Something awful dating
“People were saying they were matched with their exes, with their best friend’s boyfriend,” Sterling-Angus recalled.
“Siblings matched, and everyone else was horrified but we were ecstatic because we’re like, ‘It works.’” A few people started dating their matches, but that was almost beside the point.
Seventeen years later, two Stanford classmates, Sophia Sterling-Angus and Liam Mc Gregor, landed on a similar concept while taking an economics class on market design.
They’d seen how overwhelming choice impacted their classmates’ love lives and felt certain it led to “worse outcomes.” “Tinder’s huge innovation was that they eliminated rejection, but they introduced massive search costs,” Mc Gregor explained.
Using economic theory and cutting-edge computer science, the Marriage Pact is designed to match people up in stable partnerships.
As Streiber and her date chatted, “It became immediately clear to me why we were a 100 percent match,” she said.
Mc Gregor and Sterling-Angus read through academic journals and talked to experts to design a survey that could test core companionship values.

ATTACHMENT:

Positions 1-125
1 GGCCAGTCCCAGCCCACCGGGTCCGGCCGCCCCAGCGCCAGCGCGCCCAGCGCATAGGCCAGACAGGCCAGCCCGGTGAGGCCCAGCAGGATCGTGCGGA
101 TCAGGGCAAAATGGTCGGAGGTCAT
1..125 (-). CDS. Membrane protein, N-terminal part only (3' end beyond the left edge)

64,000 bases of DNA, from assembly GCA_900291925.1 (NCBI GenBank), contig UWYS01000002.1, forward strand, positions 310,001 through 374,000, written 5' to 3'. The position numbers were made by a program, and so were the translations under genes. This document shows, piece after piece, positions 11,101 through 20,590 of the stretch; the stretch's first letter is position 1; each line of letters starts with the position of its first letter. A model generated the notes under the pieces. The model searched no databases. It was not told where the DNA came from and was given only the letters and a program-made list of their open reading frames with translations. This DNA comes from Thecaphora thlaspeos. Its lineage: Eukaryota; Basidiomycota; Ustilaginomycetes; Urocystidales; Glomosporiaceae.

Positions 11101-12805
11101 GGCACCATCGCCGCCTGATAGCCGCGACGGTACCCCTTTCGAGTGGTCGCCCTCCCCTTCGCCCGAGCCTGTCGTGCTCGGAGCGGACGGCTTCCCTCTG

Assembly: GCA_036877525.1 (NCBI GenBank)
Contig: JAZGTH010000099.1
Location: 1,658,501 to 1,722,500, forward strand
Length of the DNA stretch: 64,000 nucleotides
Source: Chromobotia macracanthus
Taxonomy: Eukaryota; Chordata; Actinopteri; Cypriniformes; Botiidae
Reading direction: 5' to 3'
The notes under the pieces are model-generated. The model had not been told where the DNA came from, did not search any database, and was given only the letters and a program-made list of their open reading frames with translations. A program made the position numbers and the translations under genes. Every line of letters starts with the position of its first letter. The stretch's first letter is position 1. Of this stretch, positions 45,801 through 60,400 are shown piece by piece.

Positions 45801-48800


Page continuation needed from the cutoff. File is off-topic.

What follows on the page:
What if they gave people one match based on core values, rather than many matches based on interests (which can change) or physical attraction (which can fade)?And while “marriage pacts” have probably long been informally invoked, they’d never been powered by an algorithm.What started as Sterling-Angus and Mc Gregor’s minor class project quickly became a viral phenomenon on campus.“There are a lot of superficial things that people prioritize in short-term relationships that kind of work against their search for ‘the one,’” Mc Gregor said.“As you turn that dial and look at five-month, five-year, or five-decade relationships, what matters really, really changes.